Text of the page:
FDA Licensing Field Trial Proves
PRASCEND® (pergolide mesylate) Efficacy1,2

In a large, multi-site field efficacy study approved by the FDA, PRASCEND was effective in controlling clinical signs associated with PPID in horses and ponies.

Efficacy study parameters

One hundred thirteen male and female horses and ponies representing 16 different breeds in locations throughout the US were evaluated in the field trial. The horses were either privately or university-owned. Horses were aged 10 to 35 years and weighed 302 lb to 1,370 lb. All the study horses had been diagnosed with PPID prior to starting treatment with PRASCEND.

All horses received pergolide once daily for 180 days. Because of the progressive, life-threatening nature of unmanaged PPID, an untreated control group was not included in this study.

Dosage administration1,2

Horses were given PRASCEND tablets containing 1.0 mg of pergolide mesylate in each tablet. The target starting dose for each animal was 2 mcg of PRASCEND per kg of body weight. If endocrine test results remained abnormal at study Day 90, the target dose was increased to 4 mcg/kg.

The target oral regimen of 2 to 4 mcg/kg given once daily was selected for use in the PRASCEND clinical trial based on a review of responses to various doses of pergolide reported in the scientific literature in past years. Most recent reports have used an oral daily dose of approximately 2 mcg/kg.3,4

For complete PRASCEND dosage and administration information, click here.

Efficacy study results1,2

Investigators determined that 76% (86 of 113 horses) were treatment successes based on endocrinologic testing results and/or clinical scores. As seen in Table 1, horses showed improvement in clinical signs within 3 months and further benefits of treatment after 6 months. Hirsutism, the shaggy hair coat considered to be a key indicator of PPID, improved in an impressive 89% of treated horses.

Each of the treatment successes (n=86) showed the following results within 180 days:

  • ACTH test results returned to normal or decreased by at least 50%
  • DST returned to normal (<1 mcg cortisol per dL) on Day 180
  • Improvement in at least one clinical sign
  • No worsening in any clinical signs or development of new signs

All clinical signs evaluated showed improvement within 3 months and continued results after 6 months

Clinical signs Percent of horses showing improvement
90 days 180 days
Hirsutism 33% 89%
Hyperhidrosis 27% 42%
Polyuria/polydipsia 31% 34%
Fat distribution 21% 33%
Muscle wasting 36% 46%

Total clinical scores were reduced by nearly 70%

*Two horses were withdrawn from the study prior to Day 180.

Summary of the most common adverse reactions (N=122)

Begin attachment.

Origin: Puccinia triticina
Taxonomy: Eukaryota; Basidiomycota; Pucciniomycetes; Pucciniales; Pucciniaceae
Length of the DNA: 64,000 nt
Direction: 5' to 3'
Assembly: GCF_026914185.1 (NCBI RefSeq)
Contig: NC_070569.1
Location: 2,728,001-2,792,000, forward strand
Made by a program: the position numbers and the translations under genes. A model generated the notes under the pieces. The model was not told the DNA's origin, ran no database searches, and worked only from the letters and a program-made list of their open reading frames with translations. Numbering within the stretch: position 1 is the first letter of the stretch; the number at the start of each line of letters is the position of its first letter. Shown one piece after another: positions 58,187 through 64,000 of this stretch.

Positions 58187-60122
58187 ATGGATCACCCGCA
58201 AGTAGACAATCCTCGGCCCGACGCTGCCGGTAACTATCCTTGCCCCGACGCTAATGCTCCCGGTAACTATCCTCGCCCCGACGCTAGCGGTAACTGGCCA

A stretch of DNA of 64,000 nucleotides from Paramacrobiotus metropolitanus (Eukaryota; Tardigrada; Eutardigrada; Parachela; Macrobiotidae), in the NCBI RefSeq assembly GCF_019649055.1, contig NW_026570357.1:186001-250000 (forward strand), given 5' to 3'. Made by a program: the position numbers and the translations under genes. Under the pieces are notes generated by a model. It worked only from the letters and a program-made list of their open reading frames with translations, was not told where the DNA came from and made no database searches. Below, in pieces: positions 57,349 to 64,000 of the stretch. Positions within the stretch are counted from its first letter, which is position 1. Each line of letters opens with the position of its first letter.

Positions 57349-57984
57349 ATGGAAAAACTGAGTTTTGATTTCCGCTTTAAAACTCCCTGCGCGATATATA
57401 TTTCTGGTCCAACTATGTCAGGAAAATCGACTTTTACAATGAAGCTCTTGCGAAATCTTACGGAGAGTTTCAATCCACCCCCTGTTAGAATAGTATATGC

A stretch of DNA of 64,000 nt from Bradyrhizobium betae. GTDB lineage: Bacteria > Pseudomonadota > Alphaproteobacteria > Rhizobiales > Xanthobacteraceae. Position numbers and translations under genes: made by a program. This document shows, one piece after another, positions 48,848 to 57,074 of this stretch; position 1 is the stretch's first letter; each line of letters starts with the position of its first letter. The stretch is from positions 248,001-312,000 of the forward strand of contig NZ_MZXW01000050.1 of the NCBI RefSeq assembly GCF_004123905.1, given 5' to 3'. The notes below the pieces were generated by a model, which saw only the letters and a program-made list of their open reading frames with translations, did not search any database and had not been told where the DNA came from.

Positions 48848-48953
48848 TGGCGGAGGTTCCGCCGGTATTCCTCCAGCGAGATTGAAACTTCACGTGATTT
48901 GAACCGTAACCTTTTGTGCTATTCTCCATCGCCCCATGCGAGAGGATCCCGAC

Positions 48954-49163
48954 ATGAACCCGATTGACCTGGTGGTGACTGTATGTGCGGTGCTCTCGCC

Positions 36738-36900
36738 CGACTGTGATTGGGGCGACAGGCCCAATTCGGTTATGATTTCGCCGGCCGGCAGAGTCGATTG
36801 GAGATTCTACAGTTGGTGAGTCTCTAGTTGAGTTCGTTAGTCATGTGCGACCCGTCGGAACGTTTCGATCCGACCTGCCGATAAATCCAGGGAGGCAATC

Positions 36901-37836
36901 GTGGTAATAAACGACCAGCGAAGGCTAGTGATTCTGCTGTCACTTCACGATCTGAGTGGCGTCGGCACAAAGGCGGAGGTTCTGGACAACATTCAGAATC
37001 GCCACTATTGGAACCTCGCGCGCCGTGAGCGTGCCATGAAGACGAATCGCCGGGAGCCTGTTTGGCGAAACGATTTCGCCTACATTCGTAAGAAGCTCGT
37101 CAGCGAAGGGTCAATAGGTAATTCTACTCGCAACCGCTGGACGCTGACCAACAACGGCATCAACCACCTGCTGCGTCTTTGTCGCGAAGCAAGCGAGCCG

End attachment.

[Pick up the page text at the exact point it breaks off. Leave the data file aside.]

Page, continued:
Clinical signs # Cases Cases (%)
Decreased appetite 40 32.8
Lameness 22 18
Diarrehea/loose stool 12 9.8
Colic 12 9.8
Lethargy 12 9.8
Abnormal weight loss 11 9.0
Laminitis* 10 8.2
Heart murmur 10 8.2
Death 8 6.6
Tooth disorder 8 6.6
Skin abscess 7 5.7
Musculoskeletal pain 6 4.9
Behavior change 6 4.9
*Three new cases and 7 pre-existing, recurring cases

Benefits you can see

Click here to see photos showing the improvement in hair coat and body condition score before and after PRASCEND treatment.

Important safety information

PRASCEND is for use in horses only. Treatment with PRASCEND has been observed to cause inappetance, with most cases being transient. Weight loss, lethargy, and behavioral changes may be observed in some horses. If severe, a temporary reduction of dose may be necessary. PRASCEND has not been evaluated in breeding, pregnant, or lactating animals. As PRASCEND is a dopamine agonist, it may interfere with reproductive hormones involved in these groups of animals. The concurrent use of dopamine antagonists should be avoided since these agents may diminish the effectiveness of PRASCEND. PRASCEND should not be used in horses with hypersensitivity to pergolide mesylate or other ergot derivatives. Refer to the package insert for complete product information.

References:

  1. PRASCEND® (pergolide mesylate) [package insert]. St. Joseph, MO: Boehringer Ingelheim Vetmedica, Inc.; 2011.
  2. PRASCEND® (pergolide mesylate) [Freedom of Information Summary]. St. Joseph, MO: Boehringer Ingelheim Vetmedica, Inc.; 2011.
  3. Schott HC. Pituitary pars intermedia dysfunction: equine Cushing's disease. Vet Clin North Am Equine Pract. 2002;18(2):237-270.
  4. Donaldson MT, LaMonte BH, Morresey P, Smith G, Beech J. Treatment with pergolide or cyproheptadine of pituitary pars intermedia dysfunction (equine Cushing's disease). J Vet Intern Med. 2002;16(6):742-746.